Jump to content

New New York Broadband Program to offer 100Mbps minimum


Recommended Posts

All New York residents and businesses will get a minimum download speed of 100Mbps under a new $1 billion plan by New York Governor Andrew Cuomo.




"The $1 billion New New York Broadband Program would put the state four times ahead of the proposed Federal Communications Commission minimum broadband download speed description of 25Mbps.


The governor announced on Friday that the state would invest $500 million to encourage the private sector to upgrade broadband and roll out broadband to underserved and unserved areas.


The aim will be for the private sector to match the government investment, leading to a total $1 billion in funding for broadband upgrades.


The requirement will be for broadband providers to offer at least 100Mbps download speeds, or, in some limited cases, 25Mbps download speeds for the remote and underserved areas.


"Access to high-speed internet is critical to ensuring that all New Yorkers can reach their full potential in today's technology-driven world," Cuomo said in a statement.


"We're launching the largest state broadband investment in the nation in order to make that goal a reality. This is a truly bold undertaking that will improve the lives of New Yorkers in every corner of the state, and I am proud to make it a priority of our administration's second-term agenda."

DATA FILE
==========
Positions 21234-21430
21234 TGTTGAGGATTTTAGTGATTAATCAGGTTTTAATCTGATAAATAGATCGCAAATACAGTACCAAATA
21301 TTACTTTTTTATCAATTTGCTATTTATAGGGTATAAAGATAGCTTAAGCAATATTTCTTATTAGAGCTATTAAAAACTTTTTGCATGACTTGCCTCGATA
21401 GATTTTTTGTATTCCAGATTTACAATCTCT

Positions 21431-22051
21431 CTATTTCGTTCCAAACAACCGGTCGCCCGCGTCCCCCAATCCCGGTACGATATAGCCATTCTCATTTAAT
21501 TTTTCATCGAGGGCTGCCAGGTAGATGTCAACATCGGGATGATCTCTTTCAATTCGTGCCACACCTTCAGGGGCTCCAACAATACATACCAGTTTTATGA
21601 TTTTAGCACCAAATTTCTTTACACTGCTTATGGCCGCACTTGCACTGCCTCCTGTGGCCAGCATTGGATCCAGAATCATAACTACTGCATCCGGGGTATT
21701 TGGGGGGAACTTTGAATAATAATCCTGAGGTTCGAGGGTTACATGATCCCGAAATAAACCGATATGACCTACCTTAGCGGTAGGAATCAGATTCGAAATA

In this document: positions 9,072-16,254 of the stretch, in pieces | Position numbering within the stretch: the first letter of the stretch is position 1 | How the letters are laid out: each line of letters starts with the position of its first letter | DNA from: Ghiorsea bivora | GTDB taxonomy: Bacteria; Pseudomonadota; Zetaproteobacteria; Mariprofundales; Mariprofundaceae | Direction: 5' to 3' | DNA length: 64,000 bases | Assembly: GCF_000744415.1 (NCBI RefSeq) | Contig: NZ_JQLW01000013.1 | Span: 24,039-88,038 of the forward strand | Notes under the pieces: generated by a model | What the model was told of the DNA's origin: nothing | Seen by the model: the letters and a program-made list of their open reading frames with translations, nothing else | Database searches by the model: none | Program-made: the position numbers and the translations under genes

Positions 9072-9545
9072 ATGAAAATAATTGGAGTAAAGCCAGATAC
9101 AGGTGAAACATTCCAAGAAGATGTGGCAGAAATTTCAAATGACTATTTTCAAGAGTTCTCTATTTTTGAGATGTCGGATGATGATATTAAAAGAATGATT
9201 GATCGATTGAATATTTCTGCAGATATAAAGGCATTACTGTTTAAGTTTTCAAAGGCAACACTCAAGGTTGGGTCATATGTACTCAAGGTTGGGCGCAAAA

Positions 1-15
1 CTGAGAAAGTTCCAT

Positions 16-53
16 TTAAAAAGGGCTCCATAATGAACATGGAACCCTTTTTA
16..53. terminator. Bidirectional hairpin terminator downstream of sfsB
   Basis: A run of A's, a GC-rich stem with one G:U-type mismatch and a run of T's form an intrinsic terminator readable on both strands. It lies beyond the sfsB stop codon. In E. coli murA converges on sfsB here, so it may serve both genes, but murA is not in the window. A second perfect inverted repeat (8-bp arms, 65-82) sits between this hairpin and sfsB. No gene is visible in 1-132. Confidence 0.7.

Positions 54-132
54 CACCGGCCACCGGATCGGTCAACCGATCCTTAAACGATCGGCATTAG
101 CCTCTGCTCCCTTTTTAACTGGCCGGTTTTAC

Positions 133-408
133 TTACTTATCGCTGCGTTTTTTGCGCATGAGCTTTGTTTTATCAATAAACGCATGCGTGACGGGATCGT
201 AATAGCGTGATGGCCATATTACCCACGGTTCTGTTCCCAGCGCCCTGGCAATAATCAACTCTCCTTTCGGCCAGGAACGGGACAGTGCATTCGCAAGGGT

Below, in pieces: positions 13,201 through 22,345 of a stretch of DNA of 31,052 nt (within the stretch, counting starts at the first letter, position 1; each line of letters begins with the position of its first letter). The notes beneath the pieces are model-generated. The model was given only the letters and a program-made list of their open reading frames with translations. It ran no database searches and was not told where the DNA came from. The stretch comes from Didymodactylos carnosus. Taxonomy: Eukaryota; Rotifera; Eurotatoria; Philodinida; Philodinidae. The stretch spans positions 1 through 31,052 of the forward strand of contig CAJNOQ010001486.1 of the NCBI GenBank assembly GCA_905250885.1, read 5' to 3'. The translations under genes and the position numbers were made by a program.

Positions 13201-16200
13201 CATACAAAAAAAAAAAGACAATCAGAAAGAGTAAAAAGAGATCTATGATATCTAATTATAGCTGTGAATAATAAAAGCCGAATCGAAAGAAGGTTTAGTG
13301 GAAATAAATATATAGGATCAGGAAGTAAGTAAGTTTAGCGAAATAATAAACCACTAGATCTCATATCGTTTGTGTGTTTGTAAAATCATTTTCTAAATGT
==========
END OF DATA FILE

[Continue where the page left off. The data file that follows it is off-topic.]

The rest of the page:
The state estimates that 1 million New Yorkers cannot get broadband at 6Mbps download speeds, while 5.4 million residents cannot get broadband at 25Mbps. A total of 7 million residents cannot get broadband at 100Mbps.


The co-investment plan proposed by New York is similar to that in New Zealand, where the national broadband network is being rolled out by a number of private telecommunications companies with financial support from the New Zealand government.


In Australia, the government-owned company NBN Co is rolling out a mixture of fibre to the home, fibre to the node, fibre to the basement, cable, fixed wireless, and satellite services to deliver at least 25Mbps by 2020."


That article with maps and links including one to the study undertaken in pdf format is here:



There have ben many successful municipal broadband systems that are making waves and scaring the cable operators who are trying to monopolize that now commodity. Some states have actually been lobbied successfully to outlaw any attempt to install broadband in municipalities tired of the cable company run around. It is tome to reap the same benefits for the citizens as we reaped with regulation and breaking up ma Bell. The consumers won.


The push is on, and many are unaware how far we've come despite states banning competition for cable companies. Here's a great map showing communities with alternatives to monopolistic cable gouging with little returns for consumers compared to other countries. See this map and play with the tag. Much information. The states in red have passed barrier laws against any form of broadband except the cable and telcos. Here's the map and more: http://www.muninetworks.org/communitymap

Link to comment
Share on other sites

Ya, tax dollars at work ! And in Livingston, Tx, 50 miles from Houston we can barely sustain 5MPS !

There are a lot of places like that, believe it or not. Where we are in the summer - where I run the network - we were "restricted" to 10 mbps by the provider (telco). They would not sell us more. They also restricted how MANY of the 10 mbps lines we could have to three total....and no matter what you could not have more. And you had no alternative because of state legislation preventing competition.